$20
Rich watermelon color. Nose shows juicy peaches, nectarines and tart white cherries with white pepper, nettle and hyacinth. Bright and zesty palate, very perfumed (white flowers, perfume shop, a mass of honeysuckle, spiced floral tea), and some bright white cherry and watermelon rind fruit. Complex, generous texture, exciting yet straightforward and lively. 85% Merlot with some Cabernet Franc and Petit Verdot. (87 points)
 
$18
Color like watermelon Jolly ranchers. Nose of red apple, strawberry jam, rose petals, a note of cut flower stems. Medium-bodied with a fleshy texture and crisp, lip-smacking acid. This is a vibrant and crunchy dry wine with strawberries, juicy cherries and red apples, notes of honey, flowers, chalk dust, minerals and cheese rind. Wow, I am really surprised at how much I like this wine. Intensely fresh but also rich in fruit and flavor, very gluggable but showing solid complexity. All Chambourcin rose from a vineyard planted specifically for rosé. (89 points)
 
2016 Breaux Vineyards Rosé - Virginia, Northern Virginia, Loudoun County
$24
Pale watermelon color. Nose of McIntosh apple, sour cherry, raspberry leaf and bell pepper. A creamy, smooth, mouth-filling texture but dry and still very fresh. Red apple, strawberry, juicy fruit mixes with honeyed white tea, almond, white pepper, some Southern sweet tea (although tastes dry). Fun stuff. I like the combination of richness and spiciness in this wine. 38% Cabernet Franc, 25% Merlot, 21% Cabernet Sauvignon, 9% Malbec and 7% Petit Verdot. (87 points)
 
2016 Breaux Vineyards Cellar Selection Nebbiolo Rosé - Virginia, Northern Virginia, Loudoun County
$26
Medium copper color. Tons of white pepper and wild green herb aromas, lavender and roses on top of tart white cherry and strawberry fruit. Palate is 14.1% so there’s a creamy and even waxy texture but the acidity is lovely and supports white cherry, tart red plum and apple. Lots of white pepper and wild herbs and flowers, this is surprisingly complex, rich but vibrant, so delicious. All estate-grown Nebbiolo fermented in neutral oak and stainless steel. (90 points)
 
2014 Hillsborough Vineyards Serefina - Virginia, Northern Virginia
$26
Strawberry jam color. Smells like strawberry jam, Swedish fish candies, watermelon and rose petals. Medium+ bodied with brisk acidity. Flavors of sweet red apple, grapefruit pith, strawberry jam mixes with notes of rosewater, oregano, bitter seaweed and saline. Strange but fun. This is such an odd wine but oddly sort of attractive. Made with 90% Petit Manseng fermented in stainless steel, with 10% Tannat fermented on its skins in old French oak and blended in. (83 points)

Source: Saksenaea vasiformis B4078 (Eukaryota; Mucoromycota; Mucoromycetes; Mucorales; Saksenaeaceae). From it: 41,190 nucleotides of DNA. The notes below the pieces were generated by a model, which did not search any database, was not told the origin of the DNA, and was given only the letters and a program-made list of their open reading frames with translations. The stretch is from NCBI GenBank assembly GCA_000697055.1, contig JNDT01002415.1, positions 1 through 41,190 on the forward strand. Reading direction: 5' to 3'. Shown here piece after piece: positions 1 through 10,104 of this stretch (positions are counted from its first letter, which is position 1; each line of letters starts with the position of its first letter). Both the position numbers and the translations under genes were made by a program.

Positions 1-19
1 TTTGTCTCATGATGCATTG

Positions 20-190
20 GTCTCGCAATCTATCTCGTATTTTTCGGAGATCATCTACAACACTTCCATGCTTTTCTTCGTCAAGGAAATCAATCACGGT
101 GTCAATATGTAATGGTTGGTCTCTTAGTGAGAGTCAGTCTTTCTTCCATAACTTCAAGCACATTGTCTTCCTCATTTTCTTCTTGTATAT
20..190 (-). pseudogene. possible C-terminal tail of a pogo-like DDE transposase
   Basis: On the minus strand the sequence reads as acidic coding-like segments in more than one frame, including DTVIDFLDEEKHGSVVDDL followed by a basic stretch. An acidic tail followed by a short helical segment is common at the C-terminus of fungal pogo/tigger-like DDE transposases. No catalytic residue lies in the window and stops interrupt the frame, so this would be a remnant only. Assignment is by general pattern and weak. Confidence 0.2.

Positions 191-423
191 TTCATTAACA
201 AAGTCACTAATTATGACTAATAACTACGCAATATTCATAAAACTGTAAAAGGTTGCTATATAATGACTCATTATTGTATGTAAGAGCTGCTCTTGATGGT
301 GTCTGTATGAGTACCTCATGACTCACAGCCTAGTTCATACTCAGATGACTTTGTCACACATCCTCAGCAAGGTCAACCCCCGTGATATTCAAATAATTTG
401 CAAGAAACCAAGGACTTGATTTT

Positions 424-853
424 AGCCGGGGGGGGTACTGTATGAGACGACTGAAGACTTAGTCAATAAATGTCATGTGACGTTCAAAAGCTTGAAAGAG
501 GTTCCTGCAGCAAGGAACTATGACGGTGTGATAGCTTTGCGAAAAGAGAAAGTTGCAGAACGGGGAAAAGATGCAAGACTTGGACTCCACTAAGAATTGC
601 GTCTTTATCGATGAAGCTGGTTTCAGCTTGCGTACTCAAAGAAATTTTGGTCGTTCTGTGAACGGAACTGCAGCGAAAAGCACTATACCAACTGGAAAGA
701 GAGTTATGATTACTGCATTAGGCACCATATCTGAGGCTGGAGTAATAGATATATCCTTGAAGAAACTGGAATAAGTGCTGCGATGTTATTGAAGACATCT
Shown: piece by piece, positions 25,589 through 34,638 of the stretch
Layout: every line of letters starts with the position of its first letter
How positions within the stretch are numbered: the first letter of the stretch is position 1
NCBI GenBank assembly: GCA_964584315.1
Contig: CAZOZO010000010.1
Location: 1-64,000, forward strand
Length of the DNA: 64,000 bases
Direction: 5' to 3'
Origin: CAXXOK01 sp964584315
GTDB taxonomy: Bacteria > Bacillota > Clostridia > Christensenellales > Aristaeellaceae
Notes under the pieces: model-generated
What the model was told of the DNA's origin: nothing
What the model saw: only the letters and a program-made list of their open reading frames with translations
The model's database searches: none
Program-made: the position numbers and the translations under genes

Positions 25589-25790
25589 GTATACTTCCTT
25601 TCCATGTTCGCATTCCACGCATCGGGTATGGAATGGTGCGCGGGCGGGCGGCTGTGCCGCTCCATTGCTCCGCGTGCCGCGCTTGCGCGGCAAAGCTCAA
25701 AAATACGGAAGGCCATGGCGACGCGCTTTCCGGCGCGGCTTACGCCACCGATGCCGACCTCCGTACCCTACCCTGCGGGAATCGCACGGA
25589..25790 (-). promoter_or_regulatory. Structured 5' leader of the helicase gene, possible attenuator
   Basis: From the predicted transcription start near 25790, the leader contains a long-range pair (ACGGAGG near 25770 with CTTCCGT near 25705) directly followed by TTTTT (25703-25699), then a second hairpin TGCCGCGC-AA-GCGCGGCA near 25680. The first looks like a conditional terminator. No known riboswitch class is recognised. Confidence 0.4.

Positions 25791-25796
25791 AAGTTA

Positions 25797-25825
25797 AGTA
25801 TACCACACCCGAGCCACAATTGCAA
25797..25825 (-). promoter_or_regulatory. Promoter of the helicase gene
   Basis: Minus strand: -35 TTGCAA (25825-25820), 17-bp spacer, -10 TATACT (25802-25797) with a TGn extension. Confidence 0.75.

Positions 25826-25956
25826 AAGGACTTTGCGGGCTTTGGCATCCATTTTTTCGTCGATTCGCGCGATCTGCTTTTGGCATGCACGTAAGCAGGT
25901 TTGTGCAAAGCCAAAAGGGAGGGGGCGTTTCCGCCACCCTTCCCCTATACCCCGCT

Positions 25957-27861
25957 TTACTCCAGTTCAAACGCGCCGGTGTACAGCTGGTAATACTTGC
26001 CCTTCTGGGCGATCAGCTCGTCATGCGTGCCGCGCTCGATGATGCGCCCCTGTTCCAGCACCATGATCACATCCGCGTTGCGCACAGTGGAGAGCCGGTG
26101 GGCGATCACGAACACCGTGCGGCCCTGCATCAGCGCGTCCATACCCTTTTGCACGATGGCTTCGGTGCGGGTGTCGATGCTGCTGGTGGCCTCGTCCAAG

2015 Hillsborough Vineyards Serefina - Virginia, Northern Virginia
$26
Dark cherry juice colored. A cider and orange wine-like aspect of wild yeast, candied orange peel. Medium-bodied and crisp with a spritz and a delightfully tangy bite. This is much better than the 2014, it shows more fruit and less austerity and oddities. Lots of cherries and blood orange with a tangy herbal and white pepper element – a sour beer/orange wine aspect to this wine, but it’s also neither of those things. Still perplexing, just a lot more accessible and approachable (and more delicious) than the 2014. Mostly Petit Manseng with some red wine (made from Tannat) blended in. (87 points)

Wednesday, April 12, 2017

Lodi Rules: Sustainable Certified, Straight-Up Delicious Wines

I’ve praised Lodi in the past for being “a big tent freak show of awesomeness” because there are so many different and obscure varieties, gnarly old vines and a real spirit of experimentation among Lodi winemakers. This historic region located near Sacramento was long a producer of bulk wines, mostly Zinfandel. But that’s an old story. The new Lodi is a thrilling place for the wine-lover to explore.

Lodi has gotten lots of attention lately (including Wine Enthusiast’s Region of the Year in 2015), and I think a lot of this stems from the efforts of the the Lodi Winegrape Commission, the region’s trade group. Representing more than 750 growers, this group has been preaching the gospel of Lodi wine for about a quarter century, but they’ve really stepped it up in recent years.

Lodi boasts varied soils that can help dozens of grape varieties flourish, a Mediterranean-like climate with wide diurnal temperature swings, and a host of experienced growers and winemakers who take the grapes seriously. For consumers, this means a wide array of styles, blends, varietal wines, and a lot of them are less expensive than wines of comparable quality from other California regions.

Old vines are treasures, and Lodi has plenty of these vineyard gems, but their existence isn’t guaranteed. Growers face financial and development pressure to rip out old vines, or replant with new and more productive vines. Also, gnarly old vines require more labor-intensive hand harvesting. It’s more expense for less wine, but the finished wines can be fabulous.